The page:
Sramana: How has your latest product, ShopBuilder, impacted your business strategy and operations?
Joe White: It has brought us from a consumer website builder to an SMB website builder very quickly. The types of customers using our tool now are people whom we never suspected would be our principal users. They are people who want a more personalized experience. These are people who have either gone to marketplaces or big e-commerce systems. Kings College Orchestra uses it to sell tickets. Others use it to sell bundles of yoga classes or graphic design packages. It has made e-commerce accessible to people who would not have been in e-commerce any other way.
Wendy Tan White: It has definitely increased our LTV. The reason retention is high is that our customers enjoy playing with it. When TechCrunch covered it, they said it covered consumer sellers. It is the C2C business. A lot of Facebook shops sell to their friends and family.
Joe White: If you build a new site, a lot of your traffic will ultimately come from search. It might take a while to get listed. If you dump the shop into Facebook and push it to family and friends in a viral environment that can spread quickly. That multichannel approach to selling is what our customers like.
Wendy Tan White: Some of them will go to trade fairs with their products. When they get a customer who asks if they have a particular product in a particular color, and the vendor does not have it on them at the moment, that vendor can just pull up their mobile shop. They also use us as a payment gateway at those events. It has been interesting to see how they use it.
Now we are looking at ways to integrate with marketplaces. To date, our customers have been able to design and publish their own sites. Now we are trying to help them distribute their products as well. We are going to try and help them get involved in eBay, Amazon Marketplace, and Etsy. There is a big crossover when people produce visual products.
Sramana: You did this business as a couple. What are the challenges of managing a relationship in the context of a business?
Wendy Tan White: It is amazing. When it works, it is extra amazing. When it doesn’t, it is extra difficult. We have gone through so many phases, and we have tagged in and out. We have a lot of respect for each other because we have played the same roles at different times.
Joe White: We met doing this. To some extent, this is a part of us. We worked together before we were married. We saw how each other worked and acted. Given that we are running a venture capital–backed business, it was a serious decision to get together. We had to explain ourselves to both the staff and the investors.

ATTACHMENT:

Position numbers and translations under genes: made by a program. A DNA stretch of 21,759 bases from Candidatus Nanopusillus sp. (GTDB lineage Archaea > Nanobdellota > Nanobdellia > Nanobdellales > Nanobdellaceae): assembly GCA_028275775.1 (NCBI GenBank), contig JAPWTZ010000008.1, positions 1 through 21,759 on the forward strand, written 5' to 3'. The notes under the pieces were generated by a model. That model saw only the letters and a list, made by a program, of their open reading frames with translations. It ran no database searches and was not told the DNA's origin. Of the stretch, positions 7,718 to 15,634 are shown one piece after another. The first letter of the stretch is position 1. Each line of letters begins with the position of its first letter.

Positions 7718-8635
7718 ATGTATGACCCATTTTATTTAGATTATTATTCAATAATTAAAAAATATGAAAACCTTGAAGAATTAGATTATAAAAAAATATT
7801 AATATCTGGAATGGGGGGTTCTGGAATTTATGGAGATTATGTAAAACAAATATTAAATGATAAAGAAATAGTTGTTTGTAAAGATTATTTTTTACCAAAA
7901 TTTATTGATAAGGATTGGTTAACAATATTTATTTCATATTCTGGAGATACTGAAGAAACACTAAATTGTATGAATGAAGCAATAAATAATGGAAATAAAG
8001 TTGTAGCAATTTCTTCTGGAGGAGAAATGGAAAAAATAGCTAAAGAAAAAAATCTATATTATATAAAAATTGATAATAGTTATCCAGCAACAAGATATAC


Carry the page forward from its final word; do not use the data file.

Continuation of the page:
One of the hardest parts we had was when Wendy came back into the business. She came back into something that we started together and we shuffled roles [in] together. As a woman and a mother and having our children, there was an added dimension.
Wendy Tan White: I felt I had something to prove when I came back. I had been out for a period. I came back to support the French business, which I did. However, since I still had love for Moonfruit, I could not help but get reattached to the business. I could also see the opportunity and we all had to reintegrate again. Joe and Eirik had to see the same opportunity that I did, and that was the most uncomfortable period.
Joe White: When Wendy got a sniff of what was possible with Moonfruit in social environments, she really pushed that growth. Eirik and I had spent a long time creating a stable structure to allow us to scale the business, [and we] saw it suddenly get ramped up and pushed. I was sitting there as the CEO with Wendy shoving from behind. We had to go through a realization to decide what roles we were the best suited to be in at the time. The way we provide the most support and energy is for her to be the CEO, me to be the CFO, and Eirik remaining as the CTO. That configuration allows everything to be in the right place. Wendy’s energy forges ahead, and Eirik and I shore it up.
Wendy Tan White: That was a challenge for us personally as much as it was for the business. You have to manage that relationship at home. We had some really tough moments. The worst part was in March 2011, which is when we had to talk to our investors about it as well. We have an extremely good business coach who is a life coach as well. She is also an entrepreneur and a mother. She had an understanding of the dynamic and helped us clarify our roles. She helped us avoid collapsing as husband and wife as well as business partners. She also helped us get separation because it is too easy to bring work life into home life.
Sramana: How do you separate the two?
Joe White: We do a few things. We will both work outside the office one day on different days. We have better habits about not checking email and Twitter when we get home. We had been at the point of talking about business until our heads hit the pillows. Then we would wake up in the morning and check the business stats for the previous day on our iPhones. There was no break, and it was all-consuming. We had to create a bit of separation from work.
Wendy Tan White: Now I always leave my phone downstairs. We have a date night once a week. There are demands with the kids as well. We are lucky that both our parents live close by. We come out to the Valley once a week, and the only way we can do that is because of our parents. That creates the stability to allow us to do this. Our parents have been very supportive of us. They make sure we have enough time to go and do something that is creative for our relationship and our business. At some point as an entrepreneur, you have to realize that your real life is still happening.
Sramana: This has been a very nice story. Thank you for sharing it with us.